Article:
Investing in Research, Pushing for Advocacy for Treatments & Prevention of Sarcopenia: Interview with Dr. Roger Fielding, Tufts University
Though the nation is in a time of economic constraint, limited research resources and numerous competing chronic conditions driving up health care costs, recognizing the importance of physical function and sarcopenia is more crucial now than ever. Dr. Roger Fielding, member of the AIM Science Advisory Board and senior scientist and director of the Nutrition, Exercise Physiology, and Sarcopenia Laboratory at Tufts University, stresses the importance of acknowledging issues around sarcopenia and functional decline as a top public health priority.
Dr. Fielding, whose work and research focuses on muscle loss, functional decline in the elderly and the effects of behavioral interventions on muscle power, believes that researchers, regulators and investors must continue to press forward for better care and greater scientific discovery. Though there are many costly, chronic conditions affecting millions of Americans, sarcopenia and related functional decline is increasingly being viewed as one of the most important issues in geriatric care because it is often the result of multiple chronic conditions that accelerate it.
“The majority of people as they get older have a number of chronic diseases or conditions, all of which contribute to the worsening of physical function and muscle dysfunction with aging,” said Dr. Fielding. “The thing that many older people worry about and are most afraid of is their loss of independence. I think we’ve done a really good job of treating a lot of the chronic diseases but there’s still this underlying loss of physical functioning.”
Regardless of development costs for treatments around the diminished physical function that commonly occurs with aging, the future payoff of new interventions and medical technology in this area will be palpable to the nation’s already burdened health care system. “If you treat people who have sarcopenia, and a lot of the people that we identify eventually as having risk factors for sarcopenia… there’s still a cost benefit, because the spiral that is associated with disability gets very expensive,” Dr. Fielding noted. The window of opportunity for this development will likely be long, Dr. Fielding continued, as researchers, policymakers and physicians seek ways to prevent their patients, the majority of whom will be part of a long wave of aging Baby Boomers, from having to transition to assisted living facilities and other, expensive long-term care scenarios.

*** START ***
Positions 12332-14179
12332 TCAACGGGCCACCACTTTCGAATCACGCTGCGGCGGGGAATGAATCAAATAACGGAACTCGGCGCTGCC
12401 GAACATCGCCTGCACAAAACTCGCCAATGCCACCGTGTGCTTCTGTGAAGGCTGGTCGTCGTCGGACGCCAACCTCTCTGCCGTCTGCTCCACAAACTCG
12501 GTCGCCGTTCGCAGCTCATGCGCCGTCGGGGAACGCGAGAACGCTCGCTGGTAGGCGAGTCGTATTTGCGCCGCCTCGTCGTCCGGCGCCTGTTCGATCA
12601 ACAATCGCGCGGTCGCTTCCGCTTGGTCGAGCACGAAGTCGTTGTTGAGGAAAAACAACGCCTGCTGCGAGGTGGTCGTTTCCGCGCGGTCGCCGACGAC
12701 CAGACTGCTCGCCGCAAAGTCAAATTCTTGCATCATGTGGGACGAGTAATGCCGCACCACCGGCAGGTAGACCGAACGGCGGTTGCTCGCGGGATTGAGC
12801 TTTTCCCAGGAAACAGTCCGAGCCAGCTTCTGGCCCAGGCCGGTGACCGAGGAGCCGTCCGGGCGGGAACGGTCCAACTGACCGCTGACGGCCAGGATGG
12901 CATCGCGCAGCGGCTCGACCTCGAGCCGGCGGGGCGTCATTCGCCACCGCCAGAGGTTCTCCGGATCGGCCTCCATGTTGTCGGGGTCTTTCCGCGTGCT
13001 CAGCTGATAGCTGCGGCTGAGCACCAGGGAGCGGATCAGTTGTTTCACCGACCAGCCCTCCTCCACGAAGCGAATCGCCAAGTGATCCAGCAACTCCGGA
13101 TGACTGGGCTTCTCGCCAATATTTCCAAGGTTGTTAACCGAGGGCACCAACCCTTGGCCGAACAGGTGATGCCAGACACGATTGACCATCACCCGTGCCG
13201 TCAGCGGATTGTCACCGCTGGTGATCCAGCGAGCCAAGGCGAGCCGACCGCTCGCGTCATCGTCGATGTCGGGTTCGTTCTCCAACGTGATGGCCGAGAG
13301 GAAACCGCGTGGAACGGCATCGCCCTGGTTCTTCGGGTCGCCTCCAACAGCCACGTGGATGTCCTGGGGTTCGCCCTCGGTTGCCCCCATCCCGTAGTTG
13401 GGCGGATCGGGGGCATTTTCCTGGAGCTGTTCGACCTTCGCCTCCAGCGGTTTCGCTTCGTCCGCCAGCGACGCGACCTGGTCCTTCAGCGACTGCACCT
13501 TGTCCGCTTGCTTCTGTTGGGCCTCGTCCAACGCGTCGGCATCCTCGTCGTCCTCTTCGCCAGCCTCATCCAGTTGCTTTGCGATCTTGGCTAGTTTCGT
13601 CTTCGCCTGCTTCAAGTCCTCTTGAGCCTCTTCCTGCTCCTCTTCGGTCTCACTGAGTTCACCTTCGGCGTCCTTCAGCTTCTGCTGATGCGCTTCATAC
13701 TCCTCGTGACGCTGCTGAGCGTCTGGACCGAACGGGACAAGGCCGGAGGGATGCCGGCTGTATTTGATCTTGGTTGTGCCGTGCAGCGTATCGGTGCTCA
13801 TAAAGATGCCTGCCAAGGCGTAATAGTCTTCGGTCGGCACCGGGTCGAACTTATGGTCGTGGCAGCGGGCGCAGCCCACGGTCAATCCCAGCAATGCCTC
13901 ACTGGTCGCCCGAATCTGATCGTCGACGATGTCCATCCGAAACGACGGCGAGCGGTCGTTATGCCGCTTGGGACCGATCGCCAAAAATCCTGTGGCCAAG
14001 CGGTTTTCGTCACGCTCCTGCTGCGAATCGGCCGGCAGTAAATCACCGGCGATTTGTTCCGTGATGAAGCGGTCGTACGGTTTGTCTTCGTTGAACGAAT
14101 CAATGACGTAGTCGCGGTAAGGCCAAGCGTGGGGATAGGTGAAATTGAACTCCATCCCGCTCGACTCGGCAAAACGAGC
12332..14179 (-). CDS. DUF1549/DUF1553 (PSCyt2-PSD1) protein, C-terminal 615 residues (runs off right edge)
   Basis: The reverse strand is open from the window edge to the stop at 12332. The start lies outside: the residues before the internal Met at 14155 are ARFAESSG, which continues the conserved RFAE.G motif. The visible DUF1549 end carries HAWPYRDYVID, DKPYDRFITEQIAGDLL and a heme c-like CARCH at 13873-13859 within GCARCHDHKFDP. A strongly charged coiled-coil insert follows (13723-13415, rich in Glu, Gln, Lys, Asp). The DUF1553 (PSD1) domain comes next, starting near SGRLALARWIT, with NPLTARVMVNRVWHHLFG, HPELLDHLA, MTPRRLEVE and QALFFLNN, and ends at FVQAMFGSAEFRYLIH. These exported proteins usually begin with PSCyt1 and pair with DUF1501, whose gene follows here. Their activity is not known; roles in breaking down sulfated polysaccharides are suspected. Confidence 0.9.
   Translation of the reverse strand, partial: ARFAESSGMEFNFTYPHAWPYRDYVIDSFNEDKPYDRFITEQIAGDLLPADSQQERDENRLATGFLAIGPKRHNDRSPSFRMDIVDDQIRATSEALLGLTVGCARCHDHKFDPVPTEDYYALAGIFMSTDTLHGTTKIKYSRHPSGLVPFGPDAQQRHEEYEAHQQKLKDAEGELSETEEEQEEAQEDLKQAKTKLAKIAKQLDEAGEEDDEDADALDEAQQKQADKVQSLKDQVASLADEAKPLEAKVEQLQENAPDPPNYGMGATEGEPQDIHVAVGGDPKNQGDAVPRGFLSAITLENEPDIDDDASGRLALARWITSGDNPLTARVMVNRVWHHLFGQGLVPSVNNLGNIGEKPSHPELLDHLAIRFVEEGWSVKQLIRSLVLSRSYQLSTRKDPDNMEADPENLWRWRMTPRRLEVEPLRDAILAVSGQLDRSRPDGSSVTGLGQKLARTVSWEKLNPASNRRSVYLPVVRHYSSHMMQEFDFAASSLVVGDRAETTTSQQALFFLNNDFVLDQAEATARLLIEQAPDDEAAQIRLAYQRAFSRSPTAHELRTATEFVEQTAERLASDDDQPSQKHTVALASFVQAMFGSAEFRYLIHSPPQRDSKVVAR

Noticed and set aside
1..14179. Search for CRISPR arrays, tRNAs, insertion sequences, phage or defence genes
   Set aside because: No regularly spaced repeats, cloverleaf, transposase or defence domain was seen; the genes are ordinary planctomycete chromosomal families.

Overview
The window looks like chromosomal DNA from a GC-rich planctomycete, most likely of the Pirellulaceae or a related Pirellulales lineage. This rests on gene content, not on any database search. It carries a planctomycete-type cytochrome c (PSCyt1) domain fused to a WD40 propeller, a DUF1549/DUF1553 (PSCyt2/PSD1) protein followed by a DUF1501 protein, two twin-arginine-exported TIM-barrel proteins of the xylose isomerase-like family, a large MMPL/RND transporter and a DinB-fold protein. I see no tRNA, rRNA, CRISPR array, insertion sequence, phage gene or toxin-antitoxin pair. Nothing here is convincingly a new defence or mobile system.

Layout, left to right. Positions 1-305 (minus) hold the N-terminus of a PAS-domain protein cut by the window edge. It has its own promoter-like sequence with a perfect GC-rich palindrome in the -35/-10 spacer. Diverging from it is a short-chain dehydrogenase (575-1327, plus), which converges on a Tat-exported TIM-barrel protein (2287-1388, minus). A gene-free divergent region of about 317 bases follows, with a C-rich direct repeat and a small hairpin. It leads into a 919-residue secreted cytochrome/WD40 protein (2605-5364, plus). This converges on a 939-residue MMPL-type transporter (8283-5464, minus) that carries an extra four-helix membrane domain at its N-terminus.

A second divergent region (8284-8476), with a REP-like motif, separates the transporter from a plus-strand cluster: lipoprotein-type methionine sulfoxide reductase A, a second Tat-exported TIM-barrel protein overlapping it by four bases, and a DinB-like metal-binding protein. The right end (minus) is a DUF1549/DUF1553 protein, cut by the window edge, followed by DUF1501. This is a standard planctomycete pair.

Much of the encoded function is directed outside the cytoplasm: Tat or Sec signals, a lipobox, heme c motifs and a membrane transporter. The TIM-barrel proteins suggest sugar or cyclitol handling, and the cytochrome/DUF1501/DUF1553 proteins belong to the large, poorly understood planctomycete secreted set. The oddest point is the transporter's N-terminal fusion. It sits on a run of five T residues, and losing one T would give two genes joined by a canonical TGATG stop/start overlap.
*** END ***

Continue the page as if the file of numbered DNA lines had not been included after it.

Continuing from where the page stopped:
Increasing patient education and encouraging patient-level advocacy is an important part in moving forward in the area of functional decline. “I think that many older people today don’t fully understand that the reason that they can’t get out of their chair is because their muscles are weak and they have this syndrome or disease called sarcopenia,” said Dr. Fielding. “The advocacy needs to come from the patients. As the numbers start to grow, that will start to happen.” Such measures will bolster research efforts in the area of muscle loss and functional decline in the elderly and increase patient awareness, encouraging patients to adopt good habits of physical activity that can prevent or alleviate the onset of sarcopenia to preserve independence for the older population.
“I think it’s very exciting to have an organization that has some interface with a lot of the important stakeholders in this,” remarked Dr. Fielding. “We’re the experts, but we talk to each other. We don’t talk to the people who are the regulators, the payers and the legislators, and the public, too. That’s where I see the importance that AIM has; the ability to try to engage those people as well. We can provide the information and talk about why these things are important, but AIM can provide the forum for where the people who need to hear this can hear it. It’s great.”
Dr. Fielding is Director and Senior Scientist of the Nutrition, Exercise Physiology, and Sarcopenia (NEPS) Laboratory, Professor of Nutrition at the Friedman School of Nutrition Science and Policy, and Professor of Medicine at Tufts University School of Medicine. Dr. Fielding is an internationally known researcher who studies the underlying mechanisms contributing to the age-associated decline in skeletal muscle mass, the resultant impact on function, and the potential role of exercise and physical activity on attenuating this process. Dr. Fielding has a strong record of NIH funding and oversaw the development of the interventions for the LIFE (Lifestyle Interventions for Elders) Pilot study and served as the Chair of the LIFE Intervention and Operations Committee. He also is a co-investigator and chair of the Body Composition Analysis committee for the NIA-funded “CALERIE” trial.